Annett Finger from Germany won the 2012 Norseman Extreme Triathlon in a course record time of 12:17:04 despite gunning for the record from the previous year. But that was no longer the most current time, fellow German Julia Nikolopoulos had set a new record the previous day. For the first time in Norseman's history 2 events were held on consecutive days, with the goal to allow more folks to compete without overcrowding the course and the competitor's experience.
Annett Finger is relatively new to the sport but has already shown signs that she has potential. We had a few words with her.
Slowtwitch: We are glad to have you with us.
Annett: Herbert, thank you for your interest.
ST: How was your vacation?
Annett: Very nice, because we were in Norway for the first time and had the chance to explore the land and the wonderful nature. It was great - also because we had time to relax.
ST: Talking about Norway, Norseman champion and course record holder sounds very good to us. How about you?
Annett: I am absolutely happy and of course proud. It is a dream that came true. To beat the old record from 2011 by almost one hour is something that I would not have dreamed of.
ST: You were in quite a fight though and it certainly did not come easy. Is that a fair statement?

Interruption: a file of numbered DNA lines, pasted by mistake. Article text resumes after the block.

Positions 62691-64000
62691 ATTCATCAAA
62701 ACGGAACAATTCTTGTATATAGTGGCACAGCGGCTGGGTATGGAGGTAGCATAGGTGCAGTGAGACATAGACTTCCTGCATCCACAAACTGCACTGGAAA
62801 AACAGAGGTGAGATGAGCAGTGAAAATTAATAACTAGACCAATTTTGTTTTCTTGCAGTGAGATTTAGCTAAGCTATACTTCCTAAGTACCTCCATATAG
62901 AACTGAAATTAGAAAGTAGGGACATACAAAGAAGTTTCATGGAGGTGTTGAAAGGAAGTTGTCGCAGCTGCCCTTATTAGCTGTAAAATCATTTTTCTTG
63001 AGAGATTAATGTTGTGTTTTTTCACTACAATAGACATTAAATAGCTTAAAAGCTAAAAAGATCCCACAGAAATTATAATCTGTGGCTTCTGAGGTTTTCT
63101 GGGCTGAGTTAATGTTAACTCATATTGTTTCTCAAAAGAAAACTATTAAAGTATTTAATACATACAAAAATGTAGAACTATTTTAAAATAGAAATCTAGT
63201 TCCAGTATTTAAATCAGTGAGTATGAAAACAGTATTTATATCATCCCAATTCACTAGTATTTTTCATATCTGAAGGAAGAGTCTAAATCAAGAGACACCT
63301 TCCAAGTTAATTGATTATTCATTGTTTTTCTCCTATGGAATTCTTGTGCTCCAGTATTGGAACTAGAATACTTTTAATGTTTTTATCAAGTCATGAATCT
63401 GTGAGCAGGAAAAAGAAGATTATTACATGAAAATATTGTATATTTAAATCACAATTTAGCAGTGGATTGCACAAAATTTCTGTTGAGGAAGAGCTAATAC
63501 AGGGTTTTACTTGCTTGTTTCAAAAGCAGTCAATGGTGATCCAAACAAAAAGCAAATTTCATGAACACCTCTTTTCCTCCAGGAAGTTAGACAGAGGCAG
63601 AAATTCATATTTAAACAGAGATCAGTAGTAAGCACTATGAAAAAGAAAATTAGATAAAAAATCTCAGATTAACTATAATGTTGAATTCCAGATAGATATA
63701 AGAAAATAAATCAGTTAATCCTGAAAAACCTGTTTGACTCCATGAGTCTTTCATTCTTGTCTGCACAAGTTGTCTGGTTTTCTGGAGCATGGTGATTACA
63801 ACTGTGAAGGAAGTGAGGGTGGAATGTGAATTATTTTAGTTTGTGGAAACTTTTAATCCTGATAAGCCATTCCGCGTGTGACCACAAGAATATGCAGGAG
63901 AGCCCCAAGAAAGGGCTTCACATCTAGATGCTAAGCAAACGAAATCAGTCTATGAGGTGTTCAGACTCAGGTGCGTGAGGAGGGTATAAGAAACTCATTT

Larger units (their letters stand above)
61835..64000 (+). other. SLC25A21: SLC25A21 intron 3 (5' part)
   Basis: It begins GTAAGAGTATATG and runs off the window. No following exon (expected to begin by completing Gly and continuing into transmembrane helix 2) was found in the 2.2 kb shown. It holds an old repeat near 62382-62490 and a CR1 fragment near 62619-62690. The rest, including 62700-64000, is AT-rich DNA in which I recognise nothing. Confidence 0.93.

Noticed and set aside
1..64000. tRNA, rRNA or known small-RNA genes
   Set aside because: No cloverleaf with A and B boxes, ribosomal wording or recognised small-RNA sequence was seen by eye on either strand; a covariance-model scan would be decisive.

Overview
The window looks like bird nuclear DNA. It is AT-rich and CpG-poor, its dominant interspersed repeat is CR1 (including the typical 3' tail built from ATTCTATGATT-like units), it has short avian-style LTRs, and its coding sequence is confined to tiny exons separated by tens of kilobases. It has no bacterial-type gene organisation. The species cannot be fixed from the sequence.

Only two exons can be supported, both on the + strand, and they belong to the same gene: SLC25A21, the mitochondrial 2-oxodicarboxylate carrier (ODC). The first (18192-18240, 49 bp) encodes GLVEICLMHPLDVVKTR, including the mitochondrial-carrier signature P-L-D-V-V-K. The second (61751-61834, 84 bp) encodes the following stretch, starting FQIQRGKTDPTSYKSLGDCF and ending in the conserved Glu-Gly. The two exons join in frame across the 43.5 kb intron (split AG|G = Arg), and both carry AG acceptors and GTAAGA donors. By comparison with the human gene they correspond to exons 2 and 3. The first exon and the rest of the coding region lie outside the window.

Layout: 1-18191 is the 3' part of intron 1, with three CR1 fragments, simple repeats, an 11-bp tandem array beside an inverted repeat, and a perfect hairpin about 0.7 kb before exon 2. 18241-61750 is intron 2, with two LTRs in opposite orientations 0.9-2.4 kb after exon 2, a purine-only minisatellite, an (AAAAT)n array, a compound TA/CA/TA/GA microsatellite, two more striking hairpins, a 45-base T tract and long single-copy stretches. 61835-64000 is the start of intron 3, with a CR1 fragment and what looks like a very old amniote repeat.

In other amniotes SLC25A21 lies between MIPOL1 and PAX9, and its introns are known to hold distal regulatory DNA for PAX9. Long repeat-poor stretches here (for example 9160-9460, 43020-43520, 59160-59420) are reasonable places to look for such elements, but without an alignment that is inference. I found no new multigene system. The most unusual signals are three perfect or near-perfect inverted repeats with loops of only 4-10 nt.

Annett: Yes especially on the run. On the bike I planned to ride a comfortable controlled speed. That was what I did, because I knew the end would be the hardest part of the day and it really became a reality when I think of the tight lead that I had at kilometer 25 where the uphill begins (45 seconds). I ran and ran and ran and then I had around 3-4 minutes again. But in the meantime Charlotte (2nd woman) also gave everything and reduced the distance between us again to 45 seconds when we passed the entrance of the Gaustatoppen at kilometer 37. That was the moment when I shortly doubted to win the Norseman.
ST: As you climbed up Gaustatoppen, how often did you look back?
ST: Is looking back in general not a good idea in your opinion?
Annett: No because I never look back in a competition.
ST: Julia Nikolopoulos had broken the record a day earlier in the Saturday issue of the event. Were you at all focused on that time or was it all about the win?
Annett: No, I was not focused on the time. My goal was to reach the podium and yes if everything would run very well the win was a nice dream that I had in the back of my mind. I did not know the new record time from Julia when I started on Sunday. I only knew the one of the previous year (13:13). For the first time on the run I had a look on my total time and then I thought about to beat the old record.
ST: Do you actually know her?
Annett: No, unfortunately not.
ST: Is there a chance that will change? After all you are both from Germany.
Annett: I hope so. But she is from Frankfurt and I live in Dresden. But I am sure there will be an event where we can change that. Would be nice because girls who have a similar passion for these kinds of races are not that common and I like to chat with them about their other new interesting events.
ST: From what we have heard, it sounds that you really are pretty new to triathlon, but it appears that the sport seems to have found you well.
Annett: That's right. I am still shaking my head when I think of the things I did within the last three years. So many dreams came true that I never dreamed of.